This is an interesting and colorful, but also disjointed and rushed, story of a young woman growing up in Lagos, Nigeria. It begins in 1971, when she’s 11, and ends when she’s 35. Unlike a lot of African literature, this book seems aimed more at insiders than outsiders (unsurprising since it specifically discusses this issue), with the result that the story and setting seem complex and authentic, although some of the dialogue was confusing to me as an American reader.
There isn’t really a plot here, unless “life happens” is a plot. When we first meet our narrator, Enitan, she is an only child in a well-off but unhappy household, and finds her new best friend in the next-door neighbor of whom her parents disapprove. Then Enitan goes off to boarding school; when she returns home for vacation, she witnesses something terrible happen to her friend. Then she goes to London to complete her education, becomes a lawyer and works there for awhile. Then she tires of England, returns to Lagos, and clashes with her father. Then she has a relationship with an artsy guy, but breaks it off when he cheats on her. Then…. well, you get the picture. There is nothing tying all these scenarios together, except that they involve the same character and that the challenge of being a modern woman in Nigeria is a prominent theme.
Despite all that, this isn’t a bad book. Atta can write. Her characters and settings are interesting, her ideas well-expressed and her scenes vivid. This book contains the seeds of at least three excellent novels; I wish the author had chosen and nurtured one of them rather than stuffing seemingly everything she wanted to write all into one book. Many of the scenes and situations in the book are fresh and painfully real, giving glimpses of what a great book this could be if the author focused in and fully developed a few of them.
Many readers have apparently disliked Enitan. Perhaps because she’s a modern-minded woman who pushes against her society’s expectations, but I suspect the real culprit is that lack of development. For instance, Enitan’s husband has traditional ideas about gender roles, expecting her to serve his friends drinks and not stepping in to help even when she’s grieving. And she is a well-educated urban professional with a strong sense of herself and her opinions. When no reason is shown for her obviously poor choice in marriage – she chooses this guy seemingly at random, without his first displaying any positive qualities – it’s easy for readers to become annoyed with Enitan’s subsequent frustration. How can we fully sympathize with her dissatisfaction when she puts herself in these situations and we don't understand why?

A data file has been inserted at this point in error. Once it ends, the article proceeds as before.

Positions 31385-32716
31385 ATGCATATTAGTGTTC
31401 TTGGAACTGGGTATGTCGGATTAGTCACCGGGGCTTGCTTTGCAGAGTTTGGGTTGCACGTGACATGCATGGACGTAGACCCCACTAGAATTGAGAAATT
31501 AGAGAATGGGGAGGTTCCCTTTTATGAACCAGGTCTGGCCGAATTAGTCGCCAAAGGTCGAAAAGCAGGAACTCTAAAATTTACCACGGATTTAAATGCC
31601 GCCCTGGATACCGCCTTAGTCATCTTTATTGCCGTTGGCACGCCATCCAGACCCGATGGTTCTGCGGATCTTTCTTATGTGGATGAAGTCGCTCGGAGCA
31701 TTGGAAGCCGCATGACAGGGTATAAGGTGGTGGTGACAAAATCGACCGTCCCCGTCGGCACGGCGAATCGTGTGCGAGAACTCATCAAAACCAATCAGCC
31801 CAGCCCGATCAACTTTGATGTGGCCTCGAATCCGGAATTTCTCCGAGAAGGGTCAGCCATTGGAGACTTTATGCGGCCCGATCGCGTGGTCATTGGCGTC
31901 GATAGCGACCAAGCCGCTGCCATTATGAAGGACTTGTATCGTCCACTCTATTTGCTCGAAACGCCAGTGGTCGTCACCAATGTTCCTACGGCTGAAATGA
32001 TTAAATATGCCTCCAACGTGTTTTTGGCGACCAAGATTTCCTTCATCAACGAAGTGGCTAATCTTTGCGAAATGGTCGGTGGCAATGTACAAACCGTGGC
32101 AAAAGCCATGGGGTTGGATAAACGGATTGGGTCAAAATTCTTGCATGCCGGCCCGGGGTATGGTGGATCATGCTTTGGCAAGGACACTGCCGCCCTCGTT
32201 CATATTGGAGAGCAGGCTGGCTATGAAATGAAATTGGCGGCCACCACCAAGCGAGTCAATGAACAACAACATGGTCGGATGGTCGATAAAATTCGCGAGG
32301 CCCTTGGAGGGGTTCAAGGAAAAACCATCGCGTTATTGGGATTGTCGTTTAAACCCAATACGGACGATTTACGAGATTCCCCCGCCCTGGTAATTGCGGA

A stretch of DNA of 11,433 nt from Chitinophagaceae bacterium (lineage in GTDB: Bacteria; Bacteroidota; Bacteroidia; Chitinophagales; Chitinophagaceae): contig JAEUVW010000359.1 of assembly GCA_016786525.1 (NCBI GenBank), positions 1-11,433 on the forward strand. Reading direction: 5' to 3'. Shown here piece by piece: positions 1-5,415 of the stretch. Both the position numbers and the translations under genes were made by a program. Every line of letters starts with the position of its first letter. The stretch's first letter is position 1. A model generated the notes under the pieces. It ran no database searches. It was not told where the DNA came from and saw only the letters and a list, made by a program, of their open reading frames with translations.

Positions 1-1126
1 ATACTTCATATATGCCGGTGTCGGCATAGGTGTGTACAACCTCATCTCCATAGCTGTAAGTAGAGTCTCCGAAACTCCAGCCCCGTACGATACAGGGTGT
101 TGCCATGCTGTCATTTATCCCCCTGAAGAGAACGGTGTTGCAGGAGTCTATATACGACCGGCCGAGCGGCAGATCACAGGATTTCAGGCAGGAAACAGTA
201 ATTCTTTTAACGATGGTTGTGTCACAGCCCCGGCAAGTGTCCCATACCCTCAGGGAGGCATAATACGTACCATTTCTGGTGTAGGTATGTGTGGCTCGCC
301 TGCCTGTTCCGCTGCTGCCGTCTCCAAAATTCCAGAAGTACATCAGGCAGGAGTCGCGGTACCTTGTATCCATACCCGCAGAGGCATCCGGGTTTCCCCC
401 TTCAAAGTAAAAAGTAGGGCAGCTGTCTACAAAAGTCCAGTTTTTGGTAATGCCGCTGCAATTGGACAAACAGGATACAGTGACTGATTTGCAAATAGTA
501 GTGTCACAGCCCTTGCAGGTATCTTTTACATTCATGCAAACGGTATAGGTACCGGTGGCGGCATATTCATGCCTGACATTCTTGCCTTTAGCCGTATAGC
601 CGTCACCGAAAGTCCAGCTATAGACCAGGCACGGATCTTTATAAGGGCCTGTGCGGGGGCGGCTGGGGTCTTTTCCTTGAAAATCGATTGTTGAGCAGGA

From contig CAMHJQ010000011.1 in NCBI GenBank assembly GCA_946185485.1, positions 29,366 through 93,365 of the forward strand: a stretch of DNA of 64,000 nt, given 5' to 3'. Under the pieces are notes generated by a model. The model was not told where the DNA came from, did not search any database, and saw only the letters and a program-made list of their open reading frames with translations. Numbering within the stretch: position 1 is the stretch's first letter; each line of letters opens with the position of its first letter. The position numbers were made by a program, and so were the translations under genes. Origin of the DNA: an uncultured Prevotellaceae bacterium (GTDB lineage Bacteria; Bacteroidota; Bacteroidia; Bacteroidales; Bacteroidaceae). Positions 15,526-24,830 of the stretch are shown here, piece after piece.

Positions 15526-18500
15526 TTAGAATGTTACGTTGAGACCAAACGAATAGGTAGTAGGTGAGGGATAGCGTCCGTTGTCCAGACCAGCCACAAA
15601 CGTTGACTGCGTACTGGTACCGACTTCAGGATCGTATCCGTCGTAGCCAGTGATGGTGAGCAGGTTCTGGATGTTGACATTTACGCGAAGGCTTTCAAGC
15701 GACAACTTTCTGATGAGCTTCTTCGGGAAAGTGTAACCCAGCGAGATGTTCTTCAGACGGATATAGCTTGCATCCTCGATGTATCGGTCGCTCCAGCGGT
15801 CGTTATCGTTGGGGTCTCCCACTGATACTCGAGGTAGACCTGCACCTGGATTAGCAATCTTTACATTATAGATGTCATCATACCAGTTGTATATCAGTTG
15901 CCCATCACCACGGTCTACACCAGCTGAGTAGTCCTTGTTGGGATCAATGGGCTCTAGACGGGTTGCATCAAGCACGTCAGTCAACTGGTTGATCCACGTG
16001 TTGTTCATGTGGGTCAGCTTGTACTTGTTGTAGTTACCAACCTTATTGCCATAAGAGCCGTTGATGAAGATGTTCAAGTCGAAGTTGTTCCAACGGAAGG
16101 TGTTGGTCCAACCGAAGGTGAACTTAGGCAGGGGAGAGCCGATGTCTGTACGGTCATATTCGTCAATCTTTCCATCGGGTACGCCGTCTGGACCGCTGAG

[Note: I have read no fewer than three books in the last few months with this same problem, the inexplicable marriage of our heroine to a guy with no redeeming qualities, who of course turns out to be a turd. All 20th century settings, all employed heroines with college degrees and a reasonable sense of self-esteem. Authors, I know you want to make clear who we're meant to root for, but healthy people don't just marry whoever looks their way.]
In the end, then, this book shows talent but not quite enough discipline; it has some strong plot moments and characters, but its plotting is disjointed - as, sometimes, is its writing, jumping from one idea to another without transition. I'm open to reading another book from this author, but I'd want to see some strong reviews first.